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Giving Plate

Giving Plate

Aaron Miller 498 Views

Giving Plates are well-designed serving plates that have no home. They’re loaded with treats and passed forward to a friend, neighbor, co-worker, or loved one. And then loaded with treats and passed forward again. They create simple moments of joy and caring.

There’s more, though: Giving Plates are connected on their journey. Each plate has a unique ID printed on it, and givers can use that ID on to leave a message for the recipient, and to follow along on the plate’s journey as it gets passed forward. Suddenly, all of those single moments of joy are now connected, making givers and receivers part of something bigger.

This is a unique idea in the marketplace. The biggest obstacle is developing the website. I have relationships with excellent development partners, but it takes $50k-$75k to build the site. My plan is to launch a Kickstarter campaign, but I need to develop the right content to help that campaign be successful.


I’d like to scale Giving Plate nationwide. I believe it has broad appeal, and I’d work to make sure price points are accessible.  I’m motivated by the little moments: A friend bringing over cookies for a cozy holiday party or a co-worker celebrating a marriage. And I’m also motivated by the big stories: Plates that travel across political party lines, across social lines, across class lines, one give at a time. Each give has a story, and each plate has a journey.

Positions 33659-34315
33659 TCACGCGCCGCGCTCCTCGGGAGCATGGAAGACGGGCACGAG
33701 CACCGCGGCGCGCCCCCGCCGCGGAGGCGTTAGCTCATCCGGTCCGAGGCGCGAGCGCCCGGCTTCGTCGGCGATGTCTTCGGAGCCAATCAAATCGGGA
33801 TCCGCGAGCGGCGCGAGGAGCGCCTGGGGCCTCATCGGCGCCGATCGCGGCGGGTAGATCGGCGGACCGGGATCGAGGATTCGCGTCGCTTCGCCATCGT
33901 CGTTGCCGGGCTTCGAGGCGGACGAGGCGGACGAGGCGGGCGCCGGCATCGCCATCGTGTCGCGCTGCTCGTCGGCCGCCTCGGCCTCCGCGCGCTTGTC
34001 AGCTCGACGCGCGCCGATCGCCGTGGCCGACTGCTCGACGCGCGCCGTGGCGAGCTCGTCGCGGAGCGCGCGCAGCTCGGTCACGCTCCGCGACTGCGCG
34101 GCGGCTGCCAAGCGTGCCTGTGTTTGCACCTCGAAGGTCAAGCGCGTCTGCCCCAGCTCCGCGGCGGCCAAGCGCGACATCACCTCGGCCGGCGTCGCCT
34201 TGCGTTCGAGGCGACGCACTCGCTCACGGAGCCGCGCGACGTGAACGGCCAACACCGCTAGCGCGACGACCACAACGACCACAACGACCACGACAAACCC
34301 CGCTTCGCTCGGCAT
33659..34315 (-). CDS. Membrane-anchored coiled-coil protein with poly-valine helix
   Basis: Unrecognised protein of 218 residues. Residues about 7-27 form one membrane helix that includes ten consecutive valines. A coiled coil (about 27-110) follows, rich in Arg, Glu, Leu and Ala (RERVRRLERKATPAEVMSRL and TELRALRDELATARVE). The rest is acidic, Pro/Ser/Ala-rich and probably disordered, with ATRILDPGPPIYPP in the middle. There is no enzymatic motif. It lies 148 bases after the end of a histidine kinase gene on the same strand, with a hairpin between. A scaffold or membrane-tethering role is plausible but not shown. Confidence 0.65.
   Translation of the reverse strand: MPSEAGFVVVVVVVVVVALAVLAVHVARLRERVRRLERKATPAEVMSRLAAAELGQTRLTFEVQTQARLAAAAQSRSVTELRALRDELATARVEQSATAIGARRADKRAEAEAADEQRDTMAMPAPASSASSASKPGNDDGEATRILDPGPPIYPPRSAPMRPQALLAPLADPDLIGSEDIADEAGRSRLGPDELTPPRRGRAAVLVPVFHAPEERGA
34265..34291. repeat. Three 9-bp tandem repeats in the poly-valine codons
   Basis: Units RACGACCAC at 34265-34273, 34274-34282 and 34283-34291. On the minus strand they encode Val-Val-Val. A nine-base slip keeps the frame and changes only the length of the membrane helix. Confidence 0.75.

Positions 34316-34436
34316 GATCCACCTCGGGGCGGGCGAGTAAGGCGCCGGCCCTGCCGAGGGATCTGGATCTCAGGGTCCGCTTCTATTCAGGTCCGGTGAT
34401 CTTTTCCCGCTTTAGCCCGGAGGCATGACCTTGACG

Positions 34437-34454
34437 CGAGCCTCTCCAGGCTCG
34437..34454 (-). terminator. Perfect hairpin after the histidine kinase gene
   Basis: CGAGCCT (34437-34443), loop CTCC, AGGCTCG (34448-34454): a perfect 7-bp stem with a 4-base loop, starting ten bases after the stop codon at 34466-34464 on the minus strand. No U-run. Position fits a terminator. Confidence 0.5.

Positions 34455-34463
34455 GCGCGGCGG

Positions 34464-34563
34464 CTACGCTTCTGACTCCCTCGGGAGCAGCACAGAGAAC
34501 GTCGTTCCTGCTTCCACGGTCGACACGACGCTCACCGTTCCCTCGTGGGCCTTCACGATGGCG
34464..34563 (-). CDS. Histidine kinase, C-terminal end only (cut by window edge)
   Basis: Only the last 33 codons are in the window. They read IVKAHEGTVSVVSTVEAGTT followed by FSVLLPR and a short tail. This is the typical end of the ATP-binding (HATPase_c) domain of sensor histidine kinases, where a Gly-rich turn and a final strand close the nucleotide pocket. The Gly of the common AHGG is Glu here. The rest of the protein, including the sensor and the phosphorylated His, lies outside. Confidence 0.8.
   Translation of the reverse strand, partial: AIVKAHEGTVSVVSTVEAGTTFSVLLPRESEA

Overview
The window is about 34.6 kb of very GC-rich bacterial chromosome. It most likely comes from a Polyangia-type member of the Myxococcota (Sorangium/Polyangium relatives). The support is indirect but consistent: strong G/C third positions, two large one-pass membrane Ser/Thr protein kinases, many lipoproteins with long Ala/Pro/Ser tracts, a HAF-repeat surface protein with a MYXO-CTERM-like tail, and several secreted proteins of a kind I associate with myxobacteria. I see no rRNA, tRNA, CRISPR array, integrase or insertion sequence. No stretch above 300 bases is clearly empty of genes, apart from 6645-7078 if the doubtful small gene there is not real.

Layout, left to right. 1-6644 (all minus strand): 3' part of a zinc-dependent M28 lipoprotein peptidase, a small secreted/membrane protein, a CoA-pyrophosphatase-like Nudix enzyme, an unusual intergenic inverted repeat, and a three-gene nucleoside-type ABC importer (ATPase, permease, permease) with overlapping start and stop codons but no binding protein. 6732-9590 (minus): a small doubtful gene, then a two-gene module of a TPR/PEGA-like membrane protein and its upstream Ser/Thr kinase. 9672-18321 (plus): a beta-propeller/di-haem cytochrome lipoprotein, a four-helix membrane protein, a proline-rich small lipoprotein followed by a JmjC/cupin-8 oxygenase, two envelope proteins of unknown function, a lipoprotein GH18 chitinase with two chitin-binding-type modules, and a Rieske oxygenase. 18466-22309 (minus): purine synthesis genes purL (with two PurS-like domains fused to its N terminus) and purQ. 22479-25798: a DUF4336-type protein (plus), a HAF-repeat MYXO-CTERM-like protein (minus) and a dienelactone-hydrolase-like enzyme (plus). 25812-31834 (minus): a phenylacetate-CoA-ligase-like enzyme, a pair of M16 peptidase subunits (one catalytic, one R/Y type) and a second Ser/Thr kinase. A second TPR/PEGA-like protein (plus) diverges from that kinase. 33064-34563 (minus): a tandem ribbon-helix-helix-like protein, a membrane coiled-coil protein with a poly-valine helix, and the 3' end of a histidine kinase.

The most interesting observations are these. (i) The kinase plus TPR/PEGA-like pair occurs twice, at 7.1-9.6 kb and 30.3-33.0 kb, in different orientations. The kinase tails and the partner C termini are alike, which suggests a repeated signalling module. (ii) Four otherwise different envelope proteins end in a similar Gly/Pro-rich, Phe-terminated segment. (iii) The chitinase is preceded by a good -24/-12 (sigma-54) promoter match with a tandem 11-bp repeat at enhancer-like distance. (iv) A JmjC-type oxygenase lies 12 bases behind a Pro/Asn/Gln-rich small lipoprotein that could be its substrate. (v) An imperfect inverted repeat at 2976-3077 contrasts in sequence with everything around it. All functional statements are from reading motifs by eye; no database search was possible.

What I Will Do With $5,000

$2000: New plate designs to provide an initial selection
$1000: Travel to plate production vendor to examine process and discuss branding options
$1500: Key website page designs to illustrate the idea for the Kickstarter campaign
$500: Video creation for Kickstarter campaign

Idea Links

Aaron’s avatar

About Aaron Miller

I'm a digital marketing director at Herman Miller in Holland. Previously, I worked in digital, social media, integrated marketing and PR strategy roles at Target, General Mills, and Weber Shandwick. I'm a native of central Michigan, who moved to Minneapolis for 12 years, and then back to Michigan in 2015. I'm now a proud resident (and City Council member) in the Village of Friendliness: Douglas.

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